To start with, I'll mention that I never could really take to the term "Ham Radio". Maybe it goes back to the time when I was about 10, and I had a great comic collection. There was one comic which had either Mickey or Goofy as a Ham Radio operator in the story. I couldn't understand what that big antenna in his yard had to do with pigs. In fact, I think there were many terms in that story I didn't understand!
My next contact with amateur radio came when I started work at 17, at a country radio station. Both of the techs were amateurs, and showed me their HF AM gear. Mercury vapour rectifiers and all. At least, I could understand them, because we had them in the broadcast transmitter, and precautions had to be taken in using them to prevent blowups, or worse, ruining the tube.
But that was a brief encounter with Amateur Radio.
Within 3 years, I moved to an Adelaide radio station so I could study for the necessary certificate. There were several amateurs there, and when the going got tough in my studies, they would remind me that when I got my Broadcast ticket, I would only have to pass the Regulations exam to get a Limited amateur ticket. Anyway, it all happened, and I went on and did my morse exam too. I don't really understand all the fuss about the morse requirement which is going on at the moment. When I started work at that country station, we received an extra 25c in our pay for knowing morse code. We just learnt it, probably inside a month. I remember that an announcer (DJ) thought it was a bit of a challenge at the time, and he learnt with me.We practiced on each other. (He's on air now with the ABC in Adelaide).
Whether you think it will be hard to learn morse, or easy to learn, you are probably right.It's in the attitude you take.
I can't claim to have set the world of amateur radio on fire, but I've had a lot of fun with it. I work mainly on 80 & 20, with a bit of interest in 160. Most of my available radio time is on the various satellites, and Slow Scan TV on 80 & 20 metres. As in astronomy, I try and make my gear as much as possible, especially antennas. I've just replaced an 8 element yagi with a 4 element quad on my 2m satellite array, and works as good as the beam, with shorter turning radius. And I built it out of scrap. When I can take the time, I enjoy Slow Scan Television (SSTV) on 80 & 20 metres. Here are some images from my files.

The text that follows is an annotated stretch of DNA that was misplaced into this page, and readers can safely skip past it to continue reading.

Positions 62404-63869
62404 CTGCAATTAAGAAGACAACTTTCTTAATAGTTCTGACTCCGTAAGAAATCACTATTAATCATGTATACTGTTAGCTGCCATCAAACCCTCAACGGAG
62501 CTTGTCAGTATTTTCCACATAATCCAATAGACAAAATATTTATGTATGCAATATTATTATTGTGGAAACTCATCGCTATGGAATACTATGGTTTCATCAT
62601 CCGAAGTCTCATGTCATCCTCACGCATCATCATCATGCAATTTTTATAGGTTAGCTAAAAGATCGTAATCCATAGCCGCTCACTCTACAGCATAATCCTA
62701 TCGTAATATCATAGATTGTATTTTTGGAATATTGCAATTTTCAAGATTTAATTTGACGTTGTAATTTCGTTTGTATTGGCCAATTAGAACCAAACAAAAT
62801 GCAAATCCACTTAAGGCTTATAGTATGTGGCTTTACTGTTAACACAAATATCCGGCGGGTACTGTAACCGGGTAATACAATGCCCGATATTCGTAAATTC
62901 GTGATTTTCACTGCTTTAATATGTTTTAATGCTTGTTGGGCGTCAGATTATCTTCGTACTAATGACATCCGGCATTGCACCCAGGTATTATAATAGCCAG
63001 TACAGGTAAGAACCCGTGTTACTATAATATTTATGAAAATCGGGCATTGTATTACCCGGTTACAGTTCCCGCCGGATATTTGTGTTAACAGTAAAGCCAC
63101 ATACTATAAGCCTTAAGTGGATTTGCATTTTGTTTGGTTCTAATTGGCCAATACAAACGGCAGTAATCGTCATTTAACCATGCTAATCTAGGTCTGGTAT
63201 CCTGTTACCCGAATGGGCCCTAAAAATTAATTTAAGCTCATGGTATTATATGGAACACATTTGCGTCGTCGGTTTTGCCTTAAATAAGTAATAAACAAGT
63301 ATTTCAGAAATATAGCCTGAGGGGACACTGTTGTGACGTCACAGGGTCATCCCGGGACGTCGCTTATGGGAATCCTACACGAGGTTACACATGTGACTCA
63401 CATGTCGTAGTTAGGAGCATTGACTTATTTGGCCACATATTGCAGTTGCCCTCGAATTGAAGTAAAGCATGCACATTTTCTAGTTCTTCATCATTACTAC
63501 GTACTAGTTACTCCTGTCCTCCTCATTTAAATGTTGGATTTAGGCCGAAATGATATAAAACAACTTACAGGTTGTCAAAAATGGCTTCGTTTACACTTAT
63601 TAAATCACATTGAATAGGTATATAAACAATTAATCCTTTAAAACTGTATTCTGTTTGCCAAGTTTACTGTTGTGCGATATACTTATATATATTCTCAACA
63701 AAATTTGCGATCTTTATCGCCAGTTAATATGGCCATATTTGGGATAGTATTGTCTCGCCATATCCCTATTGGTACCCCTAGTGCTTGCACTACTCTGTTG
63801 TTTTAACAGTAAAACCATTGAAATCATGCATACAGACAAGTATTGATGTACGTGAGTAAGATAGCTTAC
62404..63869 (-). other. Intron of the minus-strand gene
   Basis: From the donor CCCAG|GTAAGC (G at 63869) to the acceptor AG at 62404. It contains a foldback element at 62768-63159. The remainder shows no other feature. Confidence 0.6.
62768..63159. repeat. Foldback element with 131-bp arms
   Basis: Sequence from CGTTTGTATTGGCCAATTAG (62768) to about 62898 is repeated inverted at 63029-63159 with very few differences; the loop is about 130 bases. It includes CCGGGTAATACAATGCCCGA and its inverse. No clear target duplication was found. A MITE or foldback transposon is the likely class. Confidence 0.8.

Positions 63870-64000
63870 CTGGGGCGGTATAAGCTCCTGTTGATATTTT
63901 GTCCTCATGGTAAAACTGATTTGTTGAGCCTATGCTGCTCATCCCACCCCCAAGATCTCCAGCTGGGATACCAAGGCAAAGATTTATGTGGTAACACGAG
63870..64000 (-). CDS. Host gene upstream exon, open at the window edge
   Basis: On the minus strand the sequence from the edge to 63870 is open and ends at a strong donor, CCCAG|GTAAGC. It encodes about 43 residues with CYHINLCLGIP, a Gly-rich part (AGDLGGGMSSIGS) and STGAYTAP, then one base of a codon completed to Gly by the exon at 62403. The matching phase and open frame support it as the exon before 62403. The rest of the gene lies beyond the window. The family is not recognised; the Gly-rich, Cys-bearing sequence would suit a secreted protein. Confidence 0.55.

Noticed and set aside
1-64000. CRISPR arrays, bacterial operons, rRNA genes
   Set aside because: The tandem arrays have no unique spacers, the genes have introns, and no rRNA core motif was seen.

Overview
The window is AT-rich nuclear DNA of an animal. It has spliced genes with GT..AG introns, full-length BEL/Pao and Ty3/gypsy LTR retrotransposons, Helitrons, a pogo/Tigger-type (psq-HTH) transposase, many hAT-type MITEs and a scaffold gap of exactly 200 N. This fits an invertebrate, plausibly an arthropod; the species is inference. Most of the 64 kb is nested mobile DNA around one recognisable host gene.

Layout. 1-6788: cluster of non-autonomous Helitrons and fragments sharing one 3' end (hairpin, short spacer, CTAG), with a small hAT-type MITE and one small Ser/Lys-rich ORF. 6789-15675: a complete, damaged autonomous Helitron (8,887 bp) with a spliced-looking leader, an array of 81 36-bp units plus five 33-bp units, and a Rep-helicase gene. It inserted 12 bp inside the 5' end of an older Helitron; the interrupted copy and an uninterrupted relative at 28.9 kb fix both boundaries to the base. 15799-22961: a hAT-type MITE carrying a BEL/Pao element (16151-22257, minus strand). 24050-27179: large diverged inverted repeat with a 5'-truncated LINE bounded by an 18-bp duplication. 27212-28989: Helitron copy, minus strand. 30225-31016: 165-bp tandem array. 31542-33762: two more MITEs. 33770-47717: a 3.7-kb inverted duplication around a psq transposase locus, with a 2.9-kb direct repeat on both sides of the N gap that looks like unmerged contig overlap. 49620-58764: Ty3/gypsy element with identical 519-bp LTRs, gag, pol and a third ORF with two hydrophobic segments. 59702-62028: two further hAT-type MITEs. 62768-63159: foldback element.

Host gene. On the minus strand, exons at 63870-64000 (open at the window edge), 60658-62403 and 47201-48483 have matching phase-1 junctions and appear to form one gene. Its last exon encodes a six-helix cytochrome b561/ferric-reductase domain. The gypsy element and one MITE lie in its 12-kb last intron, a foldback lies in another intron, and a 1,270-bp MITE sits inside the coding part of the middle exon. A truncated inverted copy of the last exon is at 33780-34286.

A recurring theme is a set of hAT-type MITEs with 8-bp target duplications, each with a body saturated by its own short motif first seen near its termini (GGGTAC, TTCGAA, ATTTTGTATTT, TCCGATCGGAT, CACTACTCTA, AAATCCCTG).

These were received as the sunspot cycle bottomed, so receiving conditions weren't the best. We are looking forward to improved propogation shortly. All you need to receive these pics are a reasonable receiver and a simple interface costing under $50.00. You can spend more if you are keen, but it's not necessary if you are just starting.( 73 is a traditional way of amateurs saying Best Wishes etc.)These were from East and West Australia as received in South Australia. I have some overseas pics, but they had callsigns in them, and I didn't want to use them without permission.
These were on 14.230 MHz, the internationally agreed SSTV frequency, but you will also hear them on 3.698 MHz during the evenings. I have also heard a group on 3.694.( Note the interference spots about one third of the way up this pic.)
Slow Scan is just one of the interesting ways of combining computers and Amateur Radio.Back to Index Page